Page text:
The purchasing of a complete unit with all its fittings such as carburettor, petrol pumps, starter motor, dynamo, etc., enabled production to be considerably increased; so much that we were obliged to have additional premises in which to manufacture our bodies.

The lease covering this adjunct provided for an optional purchase of the whole site and room for extensions such as we cover today, and this option was exercised in June 1939, thus making us holders of the freehold.

At this stage we virtually had a four wheeler on three wheels. Many of my friends have asked me when are we going to make a four wheeler, and I have replied, “Why should we”.

The three wheeler has decided advantages over the four wheeler, the myth that it easily turns over has been exploded. I could turn a four wheeler over if I wished.

Economy in running and ease of maneuverability are its chief advantaged. What are its disadvantages? I don’t know!

Mr. Bridcutt left us to engage in other sphere; consequently the sales were directed from here, with the assistance of Mr E H Slater operating in the Northern counties, and Mr S Huntley in the South West, and not forgetting Mr Waring in London.

From our early years we enjoyed a proportion of export sales to various markets.

Now we come to a real body blow. Many rumours were current that Austin’s were discontinuing the production of the 7 h.p. unit. However that Company would not confirm the rumours, but in late 1938 the facts came to light. Production was to cease and we were therefore left with no alternative but to produce our own unit. . I decided to copy the Austin Seven so far as it suited us; so that the gear drive to the cam shaft and dynamo was eliminated and substituted by chain drive to cam shaft, and an extension of the oil pump shaft to the distributor, mounted on the cylinder head. Quite normal practice. Assisted by Mr. Thompson I set about the task but before we could bring our unit into production, supplies form Austin’s had ceased.

You will appreciate that during the period 1935-1939 we had grown considerably. The introduction of our own engine unit demanded the purchase of still more plant, (building a machine shop stage by stage), and when it was found impossible to get crankshafts machined, because of the small quantity, and the pre-occupation of firms in the re-armament programme, we tackled this work ourselves.

Our own engine was produced in September 1939 - the first week of the war; and we continued into early 1940. Then we turned our attention wholeheartedly to the machining of parts for the various ministries, and by the end of hostilities we had contributed to the war effort by machining one-and-a-half million parts.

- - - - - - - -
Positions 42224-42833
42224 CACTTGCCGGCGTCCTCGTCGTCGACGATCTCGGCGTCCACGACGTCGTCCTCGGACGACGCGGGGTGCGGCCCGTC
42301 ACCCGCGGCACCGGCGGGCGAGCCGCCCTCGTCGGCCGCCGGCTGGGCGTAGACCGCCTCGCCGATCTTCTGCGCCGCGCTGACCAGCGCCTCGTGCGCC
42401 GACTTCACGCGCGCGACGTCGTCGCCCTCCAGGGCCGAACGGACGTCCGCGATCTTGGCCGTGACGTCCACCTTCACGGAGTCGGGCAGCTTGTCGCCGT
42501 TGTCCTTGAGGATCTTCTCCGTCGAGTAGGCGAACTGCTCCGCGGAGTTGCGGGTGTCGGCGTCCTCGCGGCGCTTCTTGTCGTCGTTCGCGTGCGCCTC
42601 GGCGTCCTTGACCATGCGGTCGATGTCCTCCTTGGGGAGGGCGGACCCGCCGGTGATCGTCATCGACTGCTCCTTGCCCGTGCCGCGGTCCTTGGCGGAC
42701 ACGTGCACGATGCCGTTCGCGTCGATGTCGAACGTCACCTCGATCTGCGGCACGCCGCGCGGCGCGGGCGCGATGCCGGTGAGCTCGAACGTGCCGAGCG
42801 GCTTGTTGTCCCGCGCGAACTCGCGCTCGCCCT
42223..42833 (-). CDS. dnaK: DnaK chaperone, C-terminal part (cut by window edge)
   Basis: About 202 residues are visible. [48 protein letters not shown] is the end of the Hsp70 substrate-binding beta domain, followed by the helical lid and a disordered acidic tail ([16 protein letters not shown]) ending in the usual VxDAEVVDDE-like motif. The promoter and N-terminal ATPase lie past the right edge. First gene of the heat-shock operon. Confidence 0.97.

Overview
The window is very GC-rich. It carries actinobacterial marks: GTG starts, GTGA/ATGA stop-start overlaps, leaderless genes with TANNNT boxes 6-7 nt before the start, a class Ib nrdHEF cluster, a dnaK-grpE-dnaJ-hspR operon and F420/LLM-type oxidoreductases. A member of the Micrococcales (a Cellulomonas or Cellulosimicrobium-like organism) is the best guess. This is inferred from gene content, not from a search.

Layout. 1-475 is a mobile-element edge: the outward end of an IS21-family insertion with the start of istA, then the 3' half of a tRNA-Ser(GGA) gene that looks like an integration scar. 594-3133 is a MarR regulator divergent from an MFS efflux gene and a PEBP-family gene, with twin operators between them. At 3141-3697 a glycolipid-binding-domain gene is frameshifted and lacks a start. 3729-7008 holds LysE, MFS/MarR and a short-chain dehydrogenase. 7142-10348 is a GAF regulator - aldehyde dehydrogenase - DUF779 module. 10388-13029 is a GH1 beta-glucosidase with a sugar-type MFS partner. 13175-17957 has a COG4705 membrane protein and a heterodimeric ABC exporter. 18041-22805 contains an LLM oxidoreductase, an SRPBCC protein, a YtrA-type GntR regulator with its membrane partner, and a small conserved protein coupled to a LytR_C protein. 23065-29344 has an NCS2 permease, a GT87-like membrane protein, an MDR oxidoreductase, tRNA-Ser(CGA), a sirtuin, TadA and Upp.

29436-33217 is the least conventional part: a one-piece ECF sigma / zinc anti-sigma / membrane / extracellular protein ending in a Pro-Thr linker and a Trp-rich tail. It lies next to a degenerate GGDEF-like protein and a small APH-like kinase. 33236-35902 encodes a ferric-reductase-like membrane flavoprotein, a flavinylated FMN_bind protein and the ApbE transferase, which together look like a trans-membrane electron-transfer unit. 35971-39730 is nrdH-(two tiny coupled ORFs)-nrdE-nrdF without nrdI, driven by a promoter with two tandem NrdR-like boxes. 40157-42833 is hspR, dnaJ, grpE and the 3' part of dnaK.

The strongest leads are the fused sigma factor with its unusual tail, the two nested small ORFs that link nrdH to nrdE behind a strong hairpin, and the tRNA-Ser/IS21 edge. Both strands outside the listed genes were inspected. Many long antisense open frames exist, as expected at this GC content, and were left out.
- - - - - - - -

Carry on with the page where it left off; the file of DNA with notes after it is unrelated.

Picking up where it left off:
During this period further machine tools were bought, so that from the machine tool angle we were in a happy position to restart our activities on a peace time basis.

We had an excellent opportunity in judging the results of service given during the war of our own unit, and this was most satisfactory and encouraging.

One major problem was now floor area. We had less than before the war – the factory adjoining having been requisitioned on behalf of a nut and bolt manufacturer- took away more than fifty per cent. of our pre-war floor area. We had nowhere to produce our bodies and with the production of our own engine and gearbox unit we needed much more floor area – not less that we had in pre-war days. A permit was obtained for the building of a shop in which to produce our Bodies, and with the production of our own engine and gear-box unit we needed much more floor area - not less than we had in pre-war days.

A permit was obtained for the building of a Shop in which to produce bodies.

I should like to thank Mr. Weller, of the Ministry of Supply, for his sympathetic help to overcome our real difficulty.

The shop was completed in July 1946.

We ought to record that permanent office accommodation was provided by piecemeal construction over several years, and later a flat was constructed over the office building in which I could reside.

All these buildings were laid out with a view to a final grand scheme such as we see this day.

We managed to bring our post war vehicles into production - delivering the first on the 13th March, 1946, but the difficulties of obtaining supplies was very real, with still limited floor space - the going was very hard.

In June 1946, Mr T H Scott approached us for an engagement. He had been for some years in the R.A.F. After careful consideration we decided he would fit into our organisation in the Sales Department, thus relieving me to devote more time to the other sides of the business. In October 1947, he was appointed Sales Manager, which position he still enjoys.

We sort a licence to erect an Assembly Shop, and after much striving this was secured, and here again, was erected by direct labour. This addition secured a further 10,000 sq. ft. of floor space.

With the advent of the completion of this shop in October, 1947, the need for help in securing supplies and assistance in running the business on the commercial side stood out very clear to me.